Anthropoid is a curious WWII dramatic thriller. It’s probably made even more curious by the fact this true story stars two Irish actors (Jamie Dornan and Cillian Murphy) as Czech soldiers on a mission to assassinate Nazi officer Reinhard Heydrich (Detlef Bothe). They acquit themselves well on the accent front and manage to add a certain amount of punch to Sean Ellis’ rather po-faced film. This isn’t a daring-do WWII adventure, it’s a slow paced drama which shows the forgotten bravery of those who fought against the Germans in Czechoslovakia.
Getting off to a slow start, Anthropoid features a lot of scenes with people standing around in rooms speaking in hushed tones. The performances are good, but at times it gives off the whiff of a prestige made-for-TV drama. Dornan and Murphy make for an intriguing double act. They’re strong actors who sell the weight of their mission to hit the Third Reich in the heart of Prague. You wish they were give a bit more to do during the first two acts.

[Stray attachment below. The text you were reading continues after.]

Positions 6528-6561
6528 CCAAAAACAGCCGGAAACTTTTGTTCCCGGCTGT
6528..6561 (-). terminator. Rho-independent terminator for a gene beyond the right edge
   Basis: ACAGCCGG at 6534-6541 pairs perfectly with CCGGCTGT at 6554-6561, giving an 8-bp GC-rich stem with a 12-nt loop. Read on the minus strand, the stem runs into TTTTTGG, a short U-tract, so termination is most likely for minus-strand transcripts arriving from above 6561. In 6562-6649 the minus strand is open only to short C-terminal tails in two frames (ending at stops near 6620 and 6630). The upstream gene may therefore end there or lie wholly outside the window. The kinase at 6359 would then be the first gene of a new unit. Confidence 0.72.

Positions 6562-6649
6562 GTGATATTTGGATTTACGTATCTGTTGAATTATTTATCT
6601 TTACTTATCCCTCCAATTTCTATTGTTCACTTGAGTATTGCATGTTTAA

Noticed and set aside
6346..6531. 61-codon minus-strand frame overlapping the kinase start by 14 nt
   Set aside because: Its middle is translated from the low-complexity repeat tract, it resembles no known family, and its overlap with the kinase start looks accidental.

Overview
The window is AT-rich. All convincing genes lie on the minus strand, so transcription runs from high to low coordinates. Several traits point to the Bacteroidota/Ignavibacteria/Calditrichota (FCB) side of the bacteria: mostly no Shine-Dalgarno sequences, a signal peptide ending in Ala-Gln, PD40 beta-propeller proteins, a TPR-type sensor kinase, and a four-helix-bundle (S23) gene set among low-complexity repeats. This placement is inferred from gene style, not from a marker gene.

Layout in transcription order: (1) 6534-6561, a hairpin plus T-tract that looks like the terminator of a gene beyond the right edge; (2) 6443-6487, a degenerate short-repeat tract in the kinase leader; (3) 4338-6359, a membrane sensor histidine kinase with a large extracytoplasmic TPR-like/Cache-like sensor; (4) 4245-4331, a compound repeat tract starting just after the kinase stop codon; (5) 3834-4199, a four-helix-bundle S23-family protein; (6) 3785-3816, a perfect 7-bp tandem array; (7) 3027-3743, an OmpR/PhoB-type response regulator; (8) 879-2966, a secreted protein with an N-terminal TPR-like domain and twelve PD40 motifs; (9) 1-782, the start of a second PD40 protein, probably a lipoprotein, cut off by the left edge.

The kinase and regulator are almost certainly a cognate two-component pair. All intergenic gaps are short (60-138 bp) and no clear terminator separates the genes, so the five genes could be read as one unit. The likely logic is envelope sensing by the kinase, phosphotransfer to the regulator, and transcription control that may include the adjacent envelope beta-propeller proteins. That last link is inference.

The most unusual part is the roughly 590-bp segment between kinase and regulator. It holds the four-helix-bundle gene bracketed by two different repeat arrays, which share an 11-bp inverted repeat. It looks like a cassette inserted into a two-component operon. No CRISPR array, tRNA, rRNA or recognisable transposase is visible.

However, it’s Anthropoid’s last forty or so minutes which really ups the adrenaline levels. It features a pretty spectacular action sequence that sees our heroes trapped in a church outnumbered by Nazis. It’s thrilling and tense and you wish the rest of the film had some of that energy. If there’s a scene that Barbara Broccoli needs to see in order to cast Jamie Dornan as James Bond then it might just be this one.
Anthropoid is well made, with good performances and the last act is a cracker. However, it’s quite staid as a whole and a little un-involving. You can’t argue with the intentions but it lacks drama. I was expecting more and while it ultimately redeemed itself, it’s not quite enough to improve the overall experience.
The DVD comes with a pretty comprehensive making-of documentary. There’s a good amount of time focused on the film’s church-bound climax, highlighting the impressive set which was built for staging it.